BY LINCOLN ANDERSON | Updated Dec. 2, 1:30 p.m.: It felt like the ’80s all over again, as East Village locals heatedly argued at a meeting last month with police over whether Tompkins Square Park should be closed at night.
Some residents are concerned that the park has been closed inconsistently since the pandemic, charging it has made the place a magnet for drug use and noisy and dangerous late-night behavior. But others counter that closing the park is not the answer.
Meanwhile, exactly why the park has not been shut on a regular basis was not 100 percent clear. Deputy Inspector Ralph Clement, the commander of the 9th Precinct, maintained it’s a manpower issue, while Councilmember Carlina Rivera similarly said it might possibly be an “equity” issue. She said she would check if Washington Square Park, which is being closed nightly, is getting more resources.
Some locals at the Nov. 17 parley, though, contended police have been taking a hands-off approach because they fear local politicians won’t “have their back” if the cops face difficulties clearing the park at night.
“There are people playing ball, doing dope and smoking crack and blaring music at 3 o’clock in the morning,” complained longtime resident Susan Lashley, who lives on E. 10th Street across from the park’s basketball courts.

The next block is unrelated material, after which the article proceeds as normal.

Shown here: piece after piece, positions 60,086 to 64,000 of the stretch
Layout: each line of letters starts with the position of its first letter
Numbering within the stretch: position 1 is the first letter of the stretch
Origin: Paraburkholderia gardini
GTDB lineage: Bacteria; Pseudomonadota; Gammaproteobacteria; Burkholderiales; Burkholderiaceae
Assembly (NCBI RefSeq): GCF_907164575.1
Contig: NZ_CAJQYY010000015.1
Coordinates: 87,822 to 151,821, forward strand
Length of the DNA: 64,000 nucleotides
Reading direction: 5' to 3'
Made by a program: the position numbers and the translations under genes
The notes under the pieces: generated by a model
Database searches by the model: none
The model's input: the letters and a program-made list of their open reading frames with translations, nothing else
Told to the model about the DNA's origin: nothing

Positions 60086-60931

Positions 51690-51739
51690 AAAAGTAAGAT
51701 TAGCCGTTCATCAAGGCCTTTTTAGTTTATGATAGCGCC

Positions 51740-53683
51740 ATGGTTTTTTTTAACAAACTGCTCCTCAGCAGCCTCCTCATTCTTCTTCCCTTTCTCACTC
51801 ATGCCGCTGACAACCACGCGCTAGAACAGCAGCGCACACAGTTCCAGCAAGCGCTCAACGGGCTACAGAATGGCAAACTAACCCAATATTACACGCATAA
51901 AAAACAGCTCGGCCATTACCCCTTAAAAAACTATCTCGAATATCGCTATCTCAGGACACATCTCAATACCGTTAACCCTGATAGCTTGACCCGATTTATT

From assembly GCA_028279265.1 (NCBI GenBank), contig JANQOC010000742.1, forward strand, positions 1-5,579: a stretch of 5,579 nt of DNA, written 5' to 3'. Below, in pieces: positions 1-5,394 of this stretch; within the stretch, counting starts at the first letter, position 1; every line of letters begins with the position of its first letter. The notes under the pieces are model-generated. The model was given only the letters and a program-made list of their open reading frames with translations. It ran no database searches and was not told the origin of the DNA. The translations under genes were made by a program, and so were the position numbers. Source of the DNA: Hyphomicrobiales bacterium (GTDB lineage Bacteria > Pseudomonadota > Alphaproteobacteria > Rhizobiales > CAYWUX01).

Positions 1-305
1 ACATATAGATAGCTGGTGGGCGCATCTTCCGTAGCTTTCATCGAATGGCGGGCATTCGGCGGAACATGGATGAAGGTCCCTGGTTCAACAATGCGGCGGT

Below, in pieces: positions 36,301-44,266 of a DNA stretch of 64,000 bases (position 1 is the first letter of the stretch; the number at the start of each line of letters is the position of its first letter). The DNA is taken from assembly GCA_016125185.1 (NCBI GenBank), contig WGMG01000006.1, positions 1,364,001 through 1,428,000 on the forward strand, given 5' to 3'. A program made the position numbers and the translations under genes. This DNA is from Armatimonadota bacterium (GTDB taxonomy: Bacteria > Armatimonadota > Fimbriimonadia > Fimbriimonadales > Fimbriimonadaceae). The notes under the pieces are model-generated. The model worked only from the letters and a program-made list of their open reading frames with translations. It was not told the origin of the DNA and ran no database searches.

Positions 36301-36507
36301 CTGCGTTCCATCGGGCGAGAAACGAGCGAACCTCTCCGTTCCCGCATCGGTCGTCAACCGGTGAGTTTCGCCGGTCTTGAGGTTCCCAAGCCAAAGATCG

Lashley later noted that, at some point during the pandemic, new signs appeared in the park saying the curfew was no longer midnight but was now 1 a.m.
“If you just enforce this rule that used to be enforced before the pandemic, we’ll be much better off. Close the park by 1 a.m.,” chimed in Garrett Rosso, a founder of both the park’s dog run and its annual Halloween dog costume fest. “That 10-acre park will not run without this.
“Pre-pandemic, this park was locked,” he said. “It was always locked. We had way more garbage cans. The park wasn’t locked — the drug dealers moved in. We all know the problem.”
Rivera told the meeting that she’s allocating some of her discretionary funding for more garbage pickups in the park.
Rivera offered some perspective on “the bad old days” of Tompkins Square.
“I grew up in this park in the ’90s,” she noted. “It was not a picnic.”
After the meeting, Rivera told The Village Sun that she does support closing the park for its nightly curfew.
At one point, Rivera asked Clement directly, “Can you commit to closing the park every single night?”
However, the C.O. contended it’s not that easy, even though he has shifted some of the precinct’s manpower over to the park area to address conditions there.
“I took my officers off of Avenue D, where most of my homicides, shooting homicides are,” he explained. “Instead of having six to eight officers on Avenue D, I only have two. They are now allocated along Avenue A and Avenue B. … I have the 14th Street corridor, the Houston Street corridor, Avenue C,” he added.
Clement said also making things more challenging, he no longer has any plainclothes police officers, either.
Allie Ryan, the founder of the new group Friends of Tompkins Square Park, said Clement previously stated at a 9th Precinct Community Council meeting that he was “passing the baton” to the Parks Department to close the park, meaning that it would be the green-uniformed Park Enforcement Patrol officers’ job. PEP officers are not armed.
A PEP supervisor at the meeting, however, bluntly stated, “We cannot commit to closing the park.” He declined to give his name to The Village Sun.